So many things about depression and anxiety were explored in an important, realistic representation. Pluto has her up and down days, and I felt so validated because a lot of people don’t realize that depression isn’t 100% the same every day. She has panic attacks and is too overwhelmed to do a lot of social things. Her feelings are simply communicated in the way she understands them at her age, with her own astronomy comparison. Nothing is perfect or linear in mental health, which is difficult when writing fiction, but Planet still manages to have a clear emotional arc of acceptance and improving relationships. Pluto struggles with therapy at first, and she mistakenly believes the therapist might be able to “fix” her…maybe I’m projecting, but I think it’s a common experience and misunderstanding. She’s also very insecure about her friendships and parents, fearing she could be a burden, and struggles to reconcile her “before” and “after” life before her ultimate breakdown and diagnosis–sometimes, it’s easier to just escape that old life. She even has trouble concentrating on reading, which I unfortunately relate to this year, and perhaps many of us can with how COVID affected our lives. Ultimately, Pluto realizes that like the former planet, she is the same, her classification has just changed. (Can’t believe there’s a whole new generation of kids who don’t remember their childhood love for Pluto being crushed in 2006 when it was demoted! Today’s middle schoolers weren’t born yet!)

Like Melleby’s other books and other good middle grade, How to Become a Planet features parents quite heavily–after all, they are such an important part of kids’ everyday lives! The situation with Pluto’s wealthier, NYC-living (and D&D-obsessed) father who has his own girlfriend and hopes Pluto will live with him seems like a familiar dynamic (minus the geekiness), but when she does reluctantly visit for a weekend, things are more complicated and unexpected. I loved how Pluto learned to see her parents as complicated humans still figuring out their own lives.

As the handy graphic above shows, Planet takes place in New Jersey like Melleby’s other books, and the boardwalk summer culture is lovingly well-realized. This Italian-American with a Brooklyn-native father loved the inclusion of the pizzeria and zeppoles that Fallon’s large Italian family makes.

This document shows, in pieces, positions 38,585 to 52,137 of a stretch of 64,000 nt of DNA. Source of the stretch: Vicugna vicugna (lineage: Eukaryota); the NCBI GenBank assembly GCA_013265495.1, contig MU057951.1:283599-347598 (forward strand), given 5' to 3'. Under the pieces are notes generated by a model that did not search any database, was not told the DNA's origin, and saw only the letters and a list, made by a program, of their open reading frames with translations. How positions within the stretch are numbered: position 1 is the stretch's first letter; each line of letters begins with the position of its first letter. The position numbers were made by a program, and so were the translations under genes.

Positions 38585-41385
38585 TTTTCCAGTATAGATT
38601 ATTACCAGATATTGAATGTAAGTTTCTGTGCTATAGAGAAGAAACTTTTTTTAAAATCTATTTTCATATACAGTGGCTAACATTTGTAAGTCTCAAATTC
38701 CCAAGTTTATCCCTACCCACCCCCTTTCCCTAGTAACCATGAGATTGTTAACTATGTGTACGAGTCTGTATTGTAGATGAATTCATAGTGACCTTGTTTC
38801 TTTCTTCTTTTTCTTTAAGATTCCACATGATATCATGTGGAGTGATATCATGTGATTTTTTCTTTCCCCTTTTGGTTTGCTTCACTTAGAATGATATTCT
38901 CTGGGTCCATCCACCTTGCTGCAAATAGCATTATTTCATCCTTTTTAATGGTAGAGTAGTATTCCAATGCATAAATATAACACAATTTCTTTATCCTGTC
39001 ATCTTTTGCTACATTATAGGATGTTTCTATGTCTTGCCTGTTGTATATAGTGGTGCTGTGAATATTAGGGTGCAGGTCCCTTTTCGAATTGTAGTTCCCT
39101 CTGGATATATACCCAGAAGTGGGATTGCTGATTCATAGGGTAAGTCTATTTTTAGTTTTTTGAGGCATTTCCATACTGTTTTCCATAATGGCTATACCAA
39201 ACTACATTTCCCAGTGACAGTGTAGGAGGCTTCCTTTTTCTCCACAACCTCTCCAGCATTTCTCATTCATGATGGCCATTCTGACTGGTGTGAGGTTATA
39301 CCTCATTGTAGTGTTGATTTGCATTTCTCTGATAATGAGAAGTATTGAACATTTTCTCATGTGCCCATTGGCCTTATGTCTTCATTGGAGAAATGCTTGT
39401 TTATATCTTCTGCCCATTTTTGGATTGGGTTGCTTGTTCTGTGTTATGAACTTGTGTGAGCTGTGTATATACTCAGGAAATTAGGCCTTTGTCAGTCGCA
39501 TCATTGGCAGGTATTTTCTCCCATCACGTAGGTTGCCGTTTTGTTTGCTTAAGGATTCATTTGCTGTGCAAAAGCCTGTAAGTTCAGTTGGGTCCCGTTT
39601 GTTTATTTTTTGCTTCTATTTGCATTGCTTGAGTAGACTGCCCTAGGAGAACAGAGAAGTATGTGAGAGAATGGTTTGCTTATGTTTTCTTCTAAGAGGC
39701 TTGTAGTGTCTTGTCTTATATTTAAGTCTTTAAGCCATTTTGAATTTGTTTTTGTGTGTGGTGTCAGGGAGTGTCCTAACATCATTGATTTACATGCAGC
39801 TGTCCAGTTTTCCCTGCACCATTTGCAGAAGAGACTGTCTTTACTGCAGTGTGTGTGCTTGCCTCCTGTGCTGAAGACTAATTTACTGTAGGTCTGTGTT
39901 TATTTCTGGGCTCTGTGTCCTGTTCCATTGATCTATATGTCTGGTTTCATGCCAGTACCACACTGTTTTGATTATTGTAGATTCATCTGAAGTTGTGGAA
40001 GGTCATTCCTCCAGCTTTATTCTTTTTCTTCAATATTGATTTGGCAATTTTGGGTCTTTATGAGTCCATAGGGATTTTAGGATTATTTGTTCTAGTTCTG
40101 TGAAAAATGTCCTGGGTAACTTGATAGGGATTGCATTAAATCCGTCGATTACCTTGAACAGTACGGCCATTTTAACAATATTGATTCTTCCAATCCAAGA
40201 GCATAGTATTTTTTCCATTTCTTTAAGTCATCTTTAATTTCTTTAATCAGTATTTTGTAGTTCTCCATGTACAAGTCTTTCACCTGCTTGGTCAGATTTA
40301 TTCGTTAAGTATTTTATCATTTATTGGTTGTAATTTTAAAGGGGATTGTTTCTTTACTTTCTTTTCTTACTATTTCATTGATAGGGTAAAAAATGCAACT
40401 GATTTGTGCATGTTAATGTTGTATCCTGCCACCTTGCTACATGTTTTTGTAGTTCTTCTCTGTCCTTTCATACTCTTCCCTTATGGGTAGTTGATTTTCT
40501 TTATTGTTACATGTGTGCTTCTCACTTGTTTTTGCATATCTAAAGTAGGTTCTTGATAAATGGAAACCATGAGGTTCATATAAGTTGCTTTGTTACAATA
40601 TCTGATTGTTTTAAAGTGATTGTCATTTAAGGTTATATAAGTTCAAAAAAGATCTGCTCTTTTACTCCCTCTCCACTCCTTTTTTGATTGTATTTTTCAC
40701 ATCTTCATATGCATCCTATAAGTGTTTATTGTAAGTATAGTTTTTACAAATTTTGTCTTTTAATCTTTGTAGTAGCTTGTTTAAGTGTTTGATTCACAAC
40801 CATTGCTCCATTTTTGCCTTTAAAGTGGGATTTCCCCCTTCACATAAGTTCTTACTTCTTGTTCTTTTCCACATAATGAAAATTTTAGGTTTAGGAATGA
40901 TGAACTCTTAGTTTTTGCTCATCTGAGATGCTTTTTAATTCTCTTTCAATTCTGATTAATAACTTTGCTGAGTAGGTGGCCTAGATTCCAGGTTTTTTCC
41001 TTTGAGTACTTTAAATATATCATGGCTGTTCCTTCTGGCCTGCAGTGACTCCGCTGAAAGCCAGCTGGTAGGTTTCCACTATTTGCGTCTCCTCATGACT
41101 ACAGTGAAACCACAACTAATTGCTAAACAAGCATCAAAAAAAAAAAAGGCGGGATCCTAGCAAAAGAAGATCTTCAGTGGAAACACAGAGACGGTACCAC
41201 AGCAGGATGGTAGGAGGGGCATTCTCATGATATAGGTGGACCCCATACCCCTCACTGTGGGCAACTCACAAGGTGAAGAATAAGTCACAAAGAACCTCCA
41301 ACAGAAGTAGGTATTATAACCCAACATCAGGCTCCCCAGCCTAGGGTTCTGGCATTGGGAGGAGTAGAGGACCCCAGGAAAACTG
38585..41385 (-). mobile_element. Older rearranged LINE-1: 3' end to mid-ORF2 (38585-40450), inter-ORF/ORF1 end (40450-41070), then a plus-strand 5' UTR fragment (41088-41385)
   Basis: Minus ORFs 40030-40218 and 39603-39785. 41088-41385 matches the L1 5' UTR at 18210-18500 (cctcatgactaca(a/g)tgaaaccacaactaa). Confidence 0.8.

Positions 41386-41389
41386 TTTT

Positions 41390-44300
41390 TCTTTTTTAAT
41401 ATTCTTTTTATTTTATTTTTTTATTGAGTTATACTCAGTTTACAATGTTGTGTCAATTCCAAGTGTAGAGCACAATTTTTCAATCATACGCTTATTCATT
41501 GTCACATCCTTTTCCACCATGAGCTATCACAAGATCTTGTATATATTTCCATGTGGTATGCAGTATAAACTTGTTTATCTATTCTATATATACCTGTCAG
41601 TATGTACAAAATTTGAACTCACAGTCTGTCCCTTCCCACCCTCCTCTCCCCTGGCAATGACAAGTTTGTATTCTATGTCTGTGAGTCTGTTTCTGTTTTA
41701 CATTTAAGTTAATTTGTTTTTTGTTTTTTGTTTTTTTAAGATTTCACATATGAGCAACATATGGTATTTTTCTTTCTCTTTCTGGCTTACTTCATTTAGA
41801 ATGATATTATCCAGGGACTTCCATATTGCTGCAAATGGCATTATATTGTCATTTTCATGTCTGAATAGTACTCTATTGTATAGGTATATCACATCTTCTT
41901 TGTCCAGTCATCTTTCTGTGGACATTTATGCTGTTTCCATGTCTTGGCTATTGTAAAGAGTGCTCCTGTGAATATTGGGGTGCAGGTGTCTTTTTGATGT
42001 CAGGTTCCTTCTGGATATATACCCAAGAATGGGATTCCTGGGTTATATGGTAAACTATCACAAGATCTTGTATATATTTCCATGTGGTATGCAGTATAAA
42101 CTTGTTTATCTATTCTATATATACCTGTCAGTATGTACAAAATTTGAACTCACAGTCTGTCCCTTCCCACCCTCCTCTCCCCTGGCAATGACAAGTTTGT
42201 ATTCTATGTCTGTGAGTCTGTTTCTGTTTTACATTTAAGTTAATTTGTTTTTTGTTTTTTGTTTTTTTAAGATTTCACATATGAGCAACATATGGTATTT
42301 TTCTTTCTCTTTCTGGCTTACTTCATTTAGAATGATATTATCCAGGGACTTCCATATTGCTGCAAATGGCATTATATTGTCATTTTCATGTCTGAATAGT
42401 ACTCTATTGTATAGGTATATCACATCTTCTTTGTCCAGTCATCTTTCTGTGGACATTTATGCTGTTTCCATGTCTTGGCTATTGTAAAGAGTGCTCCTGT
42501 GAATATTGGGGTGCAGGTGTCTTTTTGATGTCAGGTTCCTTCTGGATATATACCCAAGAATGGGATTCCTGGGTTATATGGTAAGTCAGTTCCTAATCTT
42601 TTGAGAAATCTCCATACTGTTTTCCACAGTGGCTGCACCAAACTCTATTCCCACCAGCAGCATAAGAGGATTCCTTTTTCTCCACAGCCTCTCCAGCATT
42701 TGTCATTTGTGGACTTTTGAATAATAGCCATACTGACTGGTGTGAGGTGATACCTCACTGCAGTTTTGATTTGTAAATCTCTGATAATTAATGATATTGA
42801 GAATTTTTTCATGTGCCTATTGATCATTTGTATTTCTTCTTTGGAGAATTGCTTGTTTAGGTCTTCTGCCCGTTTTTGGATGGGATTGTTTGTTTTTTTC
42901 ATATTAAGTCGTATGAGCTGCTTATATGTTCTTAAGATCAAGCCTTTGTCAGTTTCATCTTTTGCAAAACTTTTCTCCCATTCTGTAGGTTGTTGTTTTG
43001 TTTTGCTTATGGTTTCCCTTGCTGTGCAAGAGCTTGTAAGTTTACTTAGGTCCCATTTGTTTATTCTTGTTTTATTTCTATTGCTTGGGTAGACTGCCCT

I admit, I sometimes struggle reading upper middle grade that is written in third person. It gives it a storybook feel that makes me want to hug the book closely, and while the sentence structure and language is definitely accessible, it can read younger than the characters are themselves (trust me, I’ve taught and worked with plenty of 7th graders). I felt that issue more with Planet than I did with Melleby’s previous Brie Hutchens–a book that strikes an eighth grade maturity not often seen in MG–but as the story went on, Pluto (like Brie) got to be a moody, complicated teenager that wasn’t completely because of her anxiety and depression. The fights between her and those she cares about the most really ratcheted up the stakes. The third person is also important, I realized, to communicate the little signs of Pluto’s crush on Fallon that she seems to not be consciously aware of for a while.

I desperately want to send this book in a wormhole to my younger self. This was such a lovely end to a Mental Health Awareness month. I started May joking that I’d been too aware of my mental health lately and needed a break, but several authors and their writing ended up helping me–which I will be writing about soon!

Bonus: Nicole is currently on a virtual tour, and one of the good things the pandemic has done is made these events online and more accessible to nerds like me who love listening to creatives talk about their work. Here are the first three so far!

TRIUMPHANT RETURN: Plans and the Dilemma of What to Share

Currently Reading: Books and Big Ideas

(This post was originally published on April 4th. I made the mistake of reverting it to a draft and had to republish.)

So…long time, no see.

In fairness, I’ve been working on various things behind the scenes lately and reading (you can always follow me on Goodreads, though I’ve been trying to use StoryGraph more for my TBR) but as per usual SCHOOL took over, this time as a teacher instead of as a student. And…that has been a general problem for my life, so I’m glad to report I’m working on a better mental, emotional, and physical balance to that life. And that includes writing more, including on this blog.

That said…do I want to share everything I’m reading? Are there other forms for it that might take less time from me? What about those middle grade books I read over the summer in like a day and loved but don’t have much to add besides a recommendation? Yes, there are 3 ARCs I still have to review and others I will in the future, but there are also books I want to kind of enjoy in my own little bubble. Like…for instance I read the first Animorphs book in a day over the summer because I’d never read it before and it was WILD, but I didn’t feel compelled to share much about it (though I’m glad they’re getting the graphic novel treatment). Now, I know “guilty pleasure” is usually just a way of feeling ashamed for certain genres society looks down on, but as someone who still might work with kids in some capacity in the future I’m not really looking to advertise any romance books I read…but I’m intrigued by recommendations from my good friend Tay (who by the way has an agent now whooo!! also we made some podcast episodes once I’m proud of, perhaps we will return) that feature diverse characters my age without the clichés that lead me to avoid romance most of the time. Who knows! I want to delve more into sci-fi and fantasy again, which I’ve avoided when in school because of the length and concentration required to step into a new world..